By John Hodson
November 1, 2013
I consider Professor Alfred H. Meyer the most learned and influential Kankakee Marsh Restoration advocate. Meyer makes his personal views clear when he states that he is a “partial-marsh restoration enthusiast.” Meyer submitted a five article series to the Vidette-Messenger between April 23rd and May 5th of 1934. He also wrote a thesis titled “The Kankakee Marsh of Northern Indiana and Illinois” which can be found at the KVHS website.
Meyer began teaching at Valparaiso University in 1926 and went on to have a lengthy career in education and research work, but I will focus on his Kankakee River study and thoughts in this column. Meyer takes a scholarly approach to the marsh restoration question. Many future projects take their inspiration from his studies. In his first article he lays out the question surrounding restoration: advantages, disadvantages, feasibility and in summery asks: “Will the results justify the effort and expenditure involved in carrying out the projected program?”
His second and third articles talk about the early history of the Kankakee and attempts to bring it into post-channelization relevance. When I read his work I feel that I’m alongside a Pottawatomie Indian, building an early pioneer cabin or setting a fur trapper’s trap. There is no doubt that Meyer felt the beauty and awe of the Kankakee Marsh before it was drained. I can also sense his feelings of loss when this “Everglades of the North” was destroyed.
The fourth and fifth articles in the series speak of the Sportsman’s Paradise and pre-drainage agriculture. Reading these later articles makes one aware of a whole different economy in the Kankakee Valley before channelization. The sportsmen brought additional opportunities for the trapper who acted as guides for the “rich and famous.” Later businesses, like the Collier Lodge, were built to house and feed those sportsmen who did not belong to the hunt clubs that dotted the marsh. Agriculture is far different today compared to before the river was straightened. One example is the large marsh hay trade that existed. Farms were mainly located “almost exclusively to the upland light sandier tracts,” wrote Meyer. Additionally, there were a greater number of livestock ranches in the marsh before it was drained. Timbering was another large industry of the Kankakee, especially for rebuilding after the Great Chicago Fire.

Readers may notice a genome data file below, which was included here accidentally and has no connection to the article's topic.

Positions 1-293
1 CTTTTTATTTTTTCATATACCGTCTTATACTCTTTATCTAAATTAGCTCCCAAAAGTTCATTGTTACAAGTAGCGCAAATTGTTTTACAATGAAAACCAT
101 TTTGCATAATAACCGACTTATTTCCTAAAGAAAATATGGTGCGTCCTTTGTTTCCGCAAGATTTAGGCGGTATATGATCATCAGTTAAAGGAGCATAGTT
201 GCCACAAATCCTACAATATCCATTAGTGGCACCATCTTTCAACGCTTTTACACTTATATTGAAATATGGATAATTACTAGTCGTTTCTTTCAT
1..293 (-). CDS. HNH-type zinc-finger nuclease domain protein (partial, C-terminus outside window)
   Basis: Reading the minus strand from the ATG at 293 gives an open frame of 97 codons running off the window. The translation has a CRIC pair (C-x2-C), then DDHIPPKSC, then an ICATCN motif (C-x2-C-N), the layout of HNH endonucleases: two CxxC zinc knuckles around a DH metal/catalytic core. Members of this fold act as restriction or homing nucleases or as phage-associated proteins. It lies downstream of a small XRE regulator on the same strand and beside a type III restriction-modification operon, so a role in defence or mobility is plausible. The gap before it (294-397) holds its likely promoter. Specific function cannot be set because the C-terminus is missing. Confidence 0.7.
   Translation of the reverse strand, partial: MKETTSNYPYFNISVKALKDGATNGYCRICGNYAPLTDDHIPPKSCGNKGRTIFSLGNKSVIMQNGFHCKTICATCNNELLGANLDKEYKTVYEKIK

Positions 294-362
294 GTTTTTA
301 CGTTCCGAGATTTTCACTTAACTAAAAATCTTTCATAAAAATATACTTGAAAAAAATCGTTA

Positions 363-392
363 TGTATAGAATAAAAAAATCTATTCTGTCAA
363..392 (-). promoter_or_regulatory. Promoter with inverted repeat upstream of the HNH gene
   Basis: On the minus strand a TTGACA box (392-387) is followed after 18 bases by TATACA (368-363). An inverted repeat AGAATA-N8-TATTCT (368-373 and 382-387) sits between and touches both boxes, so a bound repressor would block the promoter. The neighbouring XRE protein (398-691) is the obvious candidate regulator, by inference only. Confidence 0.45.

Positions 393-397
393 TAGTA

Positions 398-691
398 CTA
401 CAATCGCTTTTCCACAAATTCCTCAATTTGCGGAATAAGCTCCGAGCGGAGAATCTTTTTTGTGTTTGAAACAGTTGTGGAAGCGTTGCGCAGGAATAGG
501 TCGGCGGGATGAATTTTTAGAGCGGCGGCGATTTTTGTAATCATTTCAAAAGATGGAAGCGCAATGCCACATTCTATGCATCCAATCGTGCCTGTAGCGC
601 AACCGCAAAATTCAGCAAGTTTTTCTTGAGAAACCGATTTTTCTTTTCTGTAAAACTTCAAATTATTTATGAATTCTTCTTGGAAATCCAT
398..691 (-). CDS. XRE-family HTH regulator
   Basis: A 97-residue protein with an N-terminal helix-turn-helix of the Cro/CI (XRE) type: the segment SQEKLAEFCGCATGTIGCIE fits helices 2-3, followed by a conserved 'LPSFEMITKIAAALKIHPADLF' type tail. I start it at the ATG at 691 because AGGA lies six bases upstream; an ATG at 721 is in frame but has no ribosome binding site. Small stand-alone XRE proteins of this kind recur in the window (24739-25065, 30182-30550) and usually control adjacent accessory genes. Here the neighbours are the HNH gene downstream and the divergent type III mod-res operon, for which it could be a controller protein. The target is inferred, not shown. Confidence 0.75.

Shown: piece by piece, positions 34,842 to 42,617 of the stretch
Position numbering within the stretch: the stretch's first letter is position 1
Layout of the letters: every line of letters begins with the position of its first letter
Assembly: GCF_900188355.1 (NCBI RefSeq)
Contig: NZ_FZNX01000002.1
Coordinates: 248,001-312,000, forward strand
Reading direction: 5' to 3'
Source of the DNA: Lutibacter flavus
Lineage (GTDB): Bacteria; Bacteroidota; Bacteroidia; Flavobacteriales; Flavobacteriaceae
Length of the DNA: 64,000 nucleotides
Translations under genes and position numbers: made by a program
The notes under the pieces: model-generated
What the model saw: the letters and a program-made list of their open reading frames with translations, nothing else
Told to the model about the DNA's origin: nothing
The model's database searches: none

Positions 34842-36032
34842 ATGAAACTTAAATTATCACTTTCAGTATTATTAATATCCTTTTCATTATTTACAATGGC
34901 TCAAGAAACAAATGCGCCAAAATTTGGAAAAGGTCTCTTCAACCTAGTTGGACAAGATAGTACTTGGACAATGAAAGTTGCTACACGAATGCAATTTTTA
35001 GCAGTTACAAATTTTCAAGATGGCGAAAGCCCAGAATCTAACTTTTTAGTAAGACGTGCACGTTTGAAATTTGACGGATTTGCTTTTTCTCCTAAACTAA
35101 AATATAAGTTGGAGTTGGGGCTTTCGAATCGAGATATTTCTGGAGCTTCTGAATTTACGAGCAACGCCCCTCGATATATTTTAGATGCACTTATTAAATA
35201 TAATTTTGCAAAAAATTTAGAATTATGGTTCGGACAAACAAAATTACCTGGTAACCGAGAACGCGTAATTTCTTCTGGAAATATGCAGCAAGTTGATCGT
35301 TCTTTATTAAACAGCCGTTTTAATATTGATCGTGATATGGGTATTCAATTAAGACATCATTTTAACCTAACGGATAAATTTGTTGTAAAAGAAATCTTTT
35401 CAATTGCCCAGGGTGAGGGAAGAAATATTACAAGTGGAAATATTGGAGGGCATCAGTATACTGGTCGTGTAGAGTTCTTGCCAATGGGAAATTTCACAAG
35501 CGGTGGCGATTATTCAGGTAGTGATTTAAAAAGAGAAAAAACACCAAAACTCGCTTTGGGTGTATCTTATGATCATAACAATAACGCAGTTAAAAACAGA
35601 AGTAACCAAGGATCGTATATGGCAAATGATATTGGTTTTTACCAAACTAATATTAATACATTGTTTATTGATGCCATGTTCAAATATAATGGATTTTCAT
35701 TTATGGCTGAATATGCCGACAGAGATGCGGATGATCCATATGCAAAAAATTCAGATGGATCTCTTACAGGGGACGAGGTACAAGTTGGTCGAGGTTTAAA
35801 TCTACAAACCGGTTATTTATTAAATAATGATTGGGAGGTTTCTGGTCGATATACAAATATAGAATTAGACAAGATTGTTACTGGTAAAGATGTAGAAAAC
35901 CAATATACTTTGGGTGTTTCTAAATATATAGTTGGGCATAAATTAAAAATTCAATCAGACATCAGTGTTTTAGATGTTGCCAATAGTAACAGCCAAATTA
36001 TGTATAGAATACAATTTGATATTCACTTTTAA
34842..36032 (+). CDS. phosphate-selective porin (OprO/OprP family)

Soon after the Meyer Kankakee series was published he wrote a sequel addressing Kankakee River restoration. Meyer’s shows his objectivity with the following assertion: “Statements have been made from time to time to the effect that the Kankakee is agriculturally unproductive, or again that the Kankakee represents one of the finest agricultural regions in the United States. Both statements have an element of truth in them.” Meyer acknowledges that there are many very productive farms in the reclaimed Kankakee. Other areas along the reclaimed Kankakee would most likely be better suited for recreation after restoration.
If Meyer were still alive today I believe he would be pleased with restoration efforts along the Kankakee to date—we need to keep building his vision!